HERAT, Afghanistan - Peace reigns, finally, in this province bordering Iran, which is no small accomplishment given the number of wars here over the past decades, and given the violence that continues elsewhere in Afghanistan.
There is a show of orderliness in Herat's refurbished government buildings, on streets that have been paved and widened, in schools newly built, at the hospital set amid gardens, an institution that is working as well as it has in living memory.
The discipline and quiet, though, cannot be attributed to the postwar efforts of the United States and its allies. And peace does not reign in Afghanistan as a whole. In many ways, Herat serves as a warning that the country is slipping back toward its centuries-old history of division, the type that gave birth to the Taliban and provided al-Qaida the opportunity to carry out the attacks of Sept. 11, 2001. Herat also testifies to the not always selfless influence of outsiders - Iran, in this part of Afghanistan.
This was the country the United States pledged to reform, in what was to be a decisive step toward eliminating the brand of terrorism promoted by al-Qaida and the Islamic fundamentalism of the Taliban. Afghanistan had served as the base of Osama bin Laden. This was to be the proving ground of American military resolve and American generosity, devoted to helping the country rebuild itself in a new, more tolerant, democratic form. It would serve as a warning against hostile forces everywhere in the world.
In the past year, though, the world's attention shifted to Iraq. While the United States toppled the government in Baghdad and assumed the powers of an occupier, warlords began thriving again in Afghanistan. Gunmen - whether Taliban, al-Qaida or simply thugs - are regaining sway even in the provinces bordering Kabul and along the border with Pakistan.
While the United States spends more than $1 billion a week to support its troops in Iraq, less than $2 billion has been spent in Afghanistan in the nearly two years since the Taliban fell.
And despite President Bush's request Sept. 7 for $87 billion for the two countries, relatively little help is earmarked for Afghanistan. Of the $87 billion, only $800 million would go to reconstruction here. About $20 billion would be spent on reconstruction in Iraq - and nearly all the rest on equipment and other needs of American troops.
Herat shows how things could be with a strong leader and relatively well-organized government. In this case, the government may as well be independent from the central authority in Kabul, led by President Hamid Karzai.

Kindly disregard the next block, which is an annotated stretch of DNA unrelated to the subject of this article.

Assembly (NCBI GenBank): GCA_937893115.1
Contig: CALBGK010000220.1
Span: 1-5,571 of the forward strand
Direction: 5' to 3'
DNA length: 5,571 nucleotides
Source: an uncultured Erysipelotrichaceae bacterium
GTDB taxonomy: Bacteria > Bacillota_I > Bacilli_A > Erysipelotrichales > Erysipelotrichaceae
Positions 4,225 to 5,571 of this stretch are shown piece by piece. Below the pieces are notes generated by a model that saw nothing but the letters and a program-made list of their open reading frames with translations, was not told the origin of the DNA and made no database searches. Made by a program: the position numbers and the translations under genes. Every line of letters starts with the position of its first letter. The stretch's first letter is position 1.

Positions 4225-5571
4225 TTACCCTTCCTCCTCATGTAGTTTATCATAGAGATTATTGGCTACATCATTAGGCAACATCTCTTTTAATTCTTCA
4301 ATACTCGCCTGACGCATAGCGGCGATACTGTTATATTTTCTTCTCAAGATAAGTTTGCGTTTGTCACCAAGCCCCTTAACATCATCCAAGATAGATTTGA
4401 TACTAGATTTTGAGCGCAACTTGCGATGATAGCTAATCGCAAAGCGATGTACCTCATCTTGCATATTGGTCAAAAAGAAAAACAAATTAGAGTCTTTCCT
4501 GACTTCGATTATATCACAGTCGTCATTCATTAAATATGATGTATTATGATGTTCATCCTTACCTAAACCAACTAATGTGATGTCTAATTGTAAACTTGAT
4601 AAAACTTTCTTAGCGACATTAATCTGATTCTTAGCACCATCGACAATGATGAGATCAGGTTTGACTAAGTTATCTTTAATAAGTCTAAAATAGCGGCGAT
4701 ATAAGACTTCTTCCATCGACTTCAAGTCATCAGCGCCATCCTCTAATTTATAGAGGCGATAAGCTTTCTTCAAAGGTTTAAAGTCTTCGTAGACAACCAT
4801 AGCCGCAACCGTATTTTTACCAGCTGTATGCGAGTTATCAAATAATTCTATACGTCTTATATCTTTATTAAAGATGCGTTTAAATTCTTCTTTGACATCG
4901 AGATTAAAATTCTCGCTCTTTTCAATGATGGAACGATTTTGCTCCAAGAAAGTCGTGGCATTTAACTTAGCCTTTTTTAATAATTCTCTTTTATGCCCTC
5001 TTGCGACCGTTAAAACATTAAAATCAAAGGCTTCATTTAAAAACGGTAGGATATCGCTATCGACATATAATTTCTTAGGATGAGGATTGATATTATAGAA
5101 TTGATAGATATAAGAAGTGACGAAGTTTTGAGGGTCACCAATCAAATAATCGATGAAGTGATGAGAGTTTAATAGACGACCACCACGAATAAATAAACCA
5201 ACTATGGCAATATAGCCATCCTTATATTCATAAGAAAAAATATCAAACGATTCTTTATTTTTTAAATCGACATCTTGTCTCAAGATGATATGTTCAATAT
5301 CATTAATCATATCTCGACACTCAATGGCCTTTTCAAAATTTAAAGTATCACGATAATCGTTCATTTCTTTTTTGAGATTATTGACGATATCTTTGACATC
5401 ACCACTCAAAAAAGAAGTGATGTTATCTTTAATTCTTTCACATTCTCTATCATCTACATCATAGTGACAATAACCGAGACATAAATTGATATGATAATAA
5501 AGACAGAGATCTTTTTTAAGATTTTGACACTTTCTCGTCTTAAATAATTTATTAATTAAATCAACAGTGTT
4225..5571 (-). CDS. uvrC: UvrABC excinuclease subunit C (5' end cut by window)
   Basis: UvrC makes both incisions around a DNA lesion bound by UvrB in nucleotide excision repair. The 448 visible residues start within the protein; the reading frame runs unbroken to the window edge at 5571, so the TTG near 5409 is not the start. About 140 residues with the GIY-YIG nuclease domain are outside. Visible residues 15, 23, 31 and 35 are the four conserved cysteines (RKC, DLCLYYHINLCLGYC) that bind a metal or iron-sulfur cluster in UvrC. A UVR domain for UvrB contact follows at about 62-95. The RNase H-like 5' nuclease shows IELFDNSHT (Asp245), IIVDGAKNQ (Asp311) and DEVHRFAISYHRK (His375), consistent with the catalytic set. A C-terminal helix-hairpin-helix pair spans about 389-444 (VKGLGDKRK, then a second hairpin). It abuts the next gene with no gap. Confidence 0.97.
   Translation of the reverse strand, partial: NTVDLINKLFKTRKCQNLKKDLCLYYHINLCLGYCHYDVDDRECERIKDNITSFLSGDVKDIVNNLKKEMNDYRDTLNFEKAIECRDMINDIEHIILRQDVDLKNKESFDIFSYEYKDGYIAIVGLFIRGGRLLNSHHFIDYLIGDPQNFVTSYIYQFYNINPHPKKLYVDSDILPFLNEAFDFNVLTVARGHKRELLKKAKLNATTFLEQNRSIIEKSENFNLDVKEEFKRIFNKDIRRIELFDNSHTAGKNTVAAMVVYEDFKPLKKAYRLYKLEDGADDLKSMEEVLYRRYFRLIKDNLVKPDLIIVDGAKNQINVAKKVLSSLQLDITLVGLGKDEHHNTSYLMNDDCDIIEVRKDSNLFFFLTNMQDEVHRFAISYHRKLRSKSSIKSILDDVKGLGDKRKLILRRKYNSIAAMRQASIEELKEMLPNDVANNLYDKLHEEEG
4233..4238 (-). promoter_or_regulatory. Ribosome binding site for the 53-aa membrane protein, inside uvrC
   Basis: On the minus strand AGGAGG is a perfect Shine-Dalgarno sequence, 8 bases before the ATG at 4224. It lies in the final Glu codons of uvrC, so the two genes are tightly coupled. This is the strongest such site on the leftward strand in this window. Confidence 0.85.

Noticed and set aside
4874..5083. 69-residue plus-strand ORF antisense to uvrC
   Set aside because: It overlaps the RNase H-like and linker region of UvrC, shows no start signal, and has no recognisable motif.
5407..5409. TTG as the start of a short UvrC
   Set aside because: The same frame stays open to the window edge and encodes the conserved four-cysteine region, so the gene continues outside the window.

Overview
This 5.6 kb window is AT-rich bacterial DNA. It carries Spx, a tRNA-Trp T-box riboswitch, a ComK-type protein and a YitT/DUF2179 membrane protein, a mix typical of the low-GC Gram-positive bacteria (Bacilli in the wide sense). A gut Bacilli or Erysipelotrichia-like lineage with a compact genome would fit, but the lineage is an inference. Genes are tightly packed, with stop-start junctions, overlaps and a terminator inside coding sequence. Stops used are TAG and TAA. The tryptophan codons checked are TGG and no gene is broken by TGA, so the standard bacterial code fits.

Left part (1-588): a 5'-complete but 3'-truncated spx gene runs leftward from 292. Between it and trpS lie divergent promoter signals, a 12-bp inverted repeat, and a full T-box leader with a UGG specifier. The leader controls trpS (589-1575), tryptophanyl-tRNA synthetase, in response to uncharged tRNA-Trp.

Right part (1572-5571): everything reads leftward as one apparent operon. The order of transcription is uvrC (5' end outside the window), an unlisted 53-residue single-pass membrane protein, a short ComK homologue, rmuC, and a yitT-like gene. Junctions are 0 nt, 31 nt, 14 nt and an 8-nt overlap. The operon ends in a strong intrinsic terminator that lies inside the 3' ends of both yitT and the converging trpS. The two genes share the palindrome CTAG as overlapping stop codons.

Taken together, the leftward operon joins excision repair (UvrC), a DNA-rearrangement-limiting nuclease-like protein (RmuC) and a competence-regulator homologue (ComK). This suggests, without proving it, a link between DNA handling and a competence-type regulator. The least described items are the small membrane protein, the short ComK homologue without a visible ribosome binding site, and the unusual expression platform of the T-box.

Herat province has its own green-uniformed soldiers who swarm nearly every main road through the region and every building at its center, a city of the same name. They clutch Kalashnikov rifles as they stand on street corners and hold them in their laps as they drive around in pickup trucks. Russian-built tanks perched on the mountainsides serve to encourage order.
The tanks, most of the soldiers and nearly all of the power belong to Ismail Khan, Afghanistan's most powerful warlord, who, with support from Iran, has been pushing a brand of Islam nearly as conservative as that of the Taliban. The troops in Herat have been armed in part from stolen tax money.
Most of the rest of the country remains treacherous because of gunmen and grudges, the Taliban and dueling warlords, and because of commitments made by the United States and its allies that so far have been unmet. Outside the larger cities are millions of people still waiting for the promised peace, still waiting for schools and clinics to be built, and roads to be paved or at least made passable.
Nobody expected the country to be rebuilt in two years. But the situation here has become so bad - or in some areas, has improved so little - that some Afghans are pining for the old days of Taliban repression. While brutal, it kept robbers off the roads, bandits away from villagers who want little more than to farm their onions without having to duck for cover, to pick their melons in peace.
"At the Taliban time, we had security and we could go about our farming," said Samaiullah Rahmani, a 28-year-old police officer in the province of Maydan-Wardak, which borders Kabul to the west and to the south. He is beefy, bearded and with no car, no radio, no support to speak of from the government of Karzai, the U.S.-backed Afghan president. He has not been paid in months.
"Now we have me," he said, almost with apology. "And I am so useless I sit by and watch boys be killed."